1975 – 2017
40 years of RIAR (Registro Italiano Alfa Romeo)
Let there be the Riar
In fact, Lamberto Morini had already introduced me to his friends at Portello, in Milan, in Via Gattamelata, Riar’s headquarters at the time – after the historical one dated 1962 in Rome at Villino delle Fate – located in the beautiful Coppedè district, in Via Brenta 7, and just before that, in Arese at the new Alfa Romeo Museum. The Riar’s Chairman at the time was Count Giovanni (Giovannino or Count Johnny) Lurani Cernuschi, who succeeded Francesco Santovetti in 1968.
At Alfa Romeo the powerful Director of External Relationships (SECEN REPU) Camillo Marchetti ruled with an iron fist, he great man too, and a dear friend for over 40 years. As soon as we arrived, I felt at home. Thanks to Gigi Bonfanti, I became fast friend with Luigi Fusi, who was fully active in setting up the newly created Museum (which opened in 1976) and Gonzalo Maria Alvarez who, together with Elvira Ruocco, set up and organised the Documentation Centre and the archive in Arese, supported by a very young Mimmo Magro, who later became Manager of the Museum.
Commemorative bronze plaque minted for the grand opening of the Alfa Romeo Museum in Arese in 1976.
From Eni Roma I moved to Milan to be closer to the operating companies of the Eni Group and to earn a little more money, but after all I liked to get closer and closer to what was becoming my world and my passion.
Thanks to Lamberto Morini, I was just in time to meet the first Riar secretary, Mr. Angelo Bordoni, who also died too young replaced by another brilliant executive of Alfa Romeo, a polyglot and true aristocrat, Baron Raimondo Corsi di Turri. A true gentleman and a friend. Weekend trips to Balocco and the surrounding area were often organised together with other young Milan-based enthusiasts. There were Roy and Edna Slater, Guido Delli Ponti, Eugenio Ballarin, Pasquale Oliveri, often even test driver Bruno Bonini and many others. We were a group of close friends and always on the move to find spare parts, old and abandoned cars, spend time driving around with the Alfa Romeos or listen non-stop to a record with the noise of the cars from the Museum and the fascinating stories of Lurani, Fusi, Bonini, and Guidotti.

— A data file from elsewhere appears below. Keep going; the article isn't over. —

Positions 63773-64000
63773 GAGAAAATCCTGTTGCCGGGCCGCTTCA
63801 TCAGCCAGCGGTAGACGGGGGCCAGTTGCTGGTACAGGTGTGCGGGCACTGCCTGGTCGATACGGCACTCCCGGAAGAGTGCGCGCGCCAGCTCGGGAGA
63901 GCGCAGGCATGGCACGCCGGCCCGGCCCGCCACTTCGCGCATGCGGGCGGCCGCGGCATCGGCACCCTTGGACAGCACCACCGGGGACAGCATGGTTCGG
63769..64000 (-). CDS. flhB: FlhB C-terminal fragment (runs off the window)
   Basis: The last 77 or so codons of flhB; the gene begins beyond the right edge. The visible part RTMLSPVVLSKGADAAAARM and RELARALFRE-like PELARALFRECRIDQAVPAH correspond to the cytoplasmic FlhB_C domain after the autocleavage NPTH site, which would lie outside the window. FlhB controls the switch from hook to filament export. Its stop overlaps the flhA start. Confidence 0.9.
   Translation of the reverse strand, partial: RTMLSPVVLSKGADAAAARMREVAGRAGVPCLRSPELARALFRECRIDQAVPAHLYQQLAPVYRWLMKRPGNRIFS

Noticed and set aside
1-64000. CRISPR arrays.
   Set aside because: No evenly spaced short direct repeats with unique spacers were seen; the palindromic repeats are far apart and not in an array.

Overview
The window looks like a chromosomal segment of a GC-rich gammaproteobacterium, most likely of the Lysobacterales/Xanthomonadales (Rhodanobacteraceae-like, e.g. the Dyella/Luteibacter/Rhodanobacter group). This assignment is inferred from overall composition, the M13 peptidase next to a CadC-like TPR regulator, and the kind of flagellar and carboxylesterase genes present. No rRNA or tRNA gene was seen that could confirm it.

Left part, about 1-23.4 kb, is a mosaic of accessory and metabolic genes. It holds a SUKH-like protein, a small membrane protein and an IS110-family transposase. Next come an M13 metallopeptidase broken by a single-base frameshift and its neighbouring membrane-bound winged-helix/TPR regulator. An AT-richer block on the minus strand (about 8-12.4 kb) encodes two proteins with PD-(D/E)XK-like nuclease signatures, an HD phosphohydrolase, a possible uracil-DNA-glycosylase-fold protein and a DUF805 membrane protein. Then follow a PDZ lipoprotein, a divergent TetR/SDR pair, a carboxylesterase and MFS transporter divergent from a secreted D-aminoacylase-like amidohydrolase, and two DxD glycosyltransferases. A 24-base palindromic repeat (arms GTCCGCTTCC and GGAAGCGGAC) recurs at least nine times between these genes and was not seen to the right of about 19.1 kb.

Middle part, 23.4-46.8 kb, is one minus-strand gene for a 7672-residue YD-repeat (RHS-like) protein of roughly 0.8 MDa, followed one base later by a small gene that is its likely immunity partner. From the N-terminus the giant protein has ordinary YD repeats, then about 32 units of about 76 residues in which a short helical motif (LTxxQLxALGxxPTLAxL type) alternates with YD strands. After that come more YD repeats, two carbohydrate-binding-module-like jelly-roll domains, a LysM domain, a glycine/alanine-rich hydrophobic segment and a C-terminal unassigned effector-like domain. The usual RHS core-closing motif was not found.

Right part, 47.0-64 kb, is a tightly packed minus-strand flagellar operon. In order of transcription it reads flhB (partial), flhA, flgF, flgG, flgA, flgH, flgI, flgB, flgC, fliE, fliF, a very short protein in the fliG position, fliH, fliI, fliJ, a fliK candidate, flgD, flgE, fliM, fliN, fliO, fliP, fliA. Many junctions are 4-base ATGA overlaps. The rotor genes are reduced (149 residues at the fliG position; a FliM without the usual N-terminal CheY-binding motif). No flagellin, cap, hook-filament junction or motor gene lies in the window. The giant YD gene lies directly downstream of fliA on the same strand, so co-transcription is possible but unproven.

In Milan, near the Monumental Cemetery, I remember a heavenly garage, the destination of many pilgrimages: it was owned by Livio Guarneri who had rebuilt several 33 Stradale cars with the original parts given by Autodelta to sell them, if I remember correctly, at a price of 10 or 15 million Italian liras each, documents included! None of us had that kind of money, just dreams and wishes! Near Arese then, in a different workshop towards Rho, another historic car lied abandoned in a corner. It was an official GTAm, former Hezeman, barely covered by a falling canopy and available for sale for two or three million Italian liras. How many talks, how many projects, …
At the Riar, of which I officially became a member in 1975 along with Vito da Prato, Luigi “Cocò” Chinetti (already an AR driver victorious at Les Mans in 1932 with Nuvolari and the 8C car, importer of Ferrari cars in the USA and founder of NART, North American Racing Team), Alfredo Celli, Count Emilio Gritti Morlacchi, and a few others. At the time, the members were about a hundred, all well-educated people, great fans and deep expert of the sector. The Riar’s manager was Luigi Fusi, who died in 1996. At the end of the eighties, Bruno Bonini took over this role, one of the seven great Alfa Romeo test drivers who died in a race accident at the SPA in 1994 while driving a GTA of the Portello team. He, who had tested those cars in 1965. The faithful, legendary and unforgettable accountant Giuseppe Casazza was the Riar Treasurer, a position already held at the ACI Milano and Scuderia Ambrosiana: a careful and strict custodian of Riar’s accounting books drawn up exclusively with a small pointed pencil. Heroic times now bygone populated by people of great professionalism, fairness, human spirit and character.
At Alfa Romeo, as Camillo Marchetti recalled in an interview for “Il Quadrifoglio”, there was a human heritage that I had rarely found and that now has completely disappeared. The old man taught the young and conveyed, in addition to his experience, also education, traditions and knowledge thus allowing the company to preserve and hand down its precious intangible heritage. From the humblest worker to the top executives, one could appreciate not only their professionalism but also their kind and polite manners, their willingness and pride originating from being part of such a legendary and prestigious Company. And it was nice to sit at the table with these gentlemen. From the last worker to the Chairman.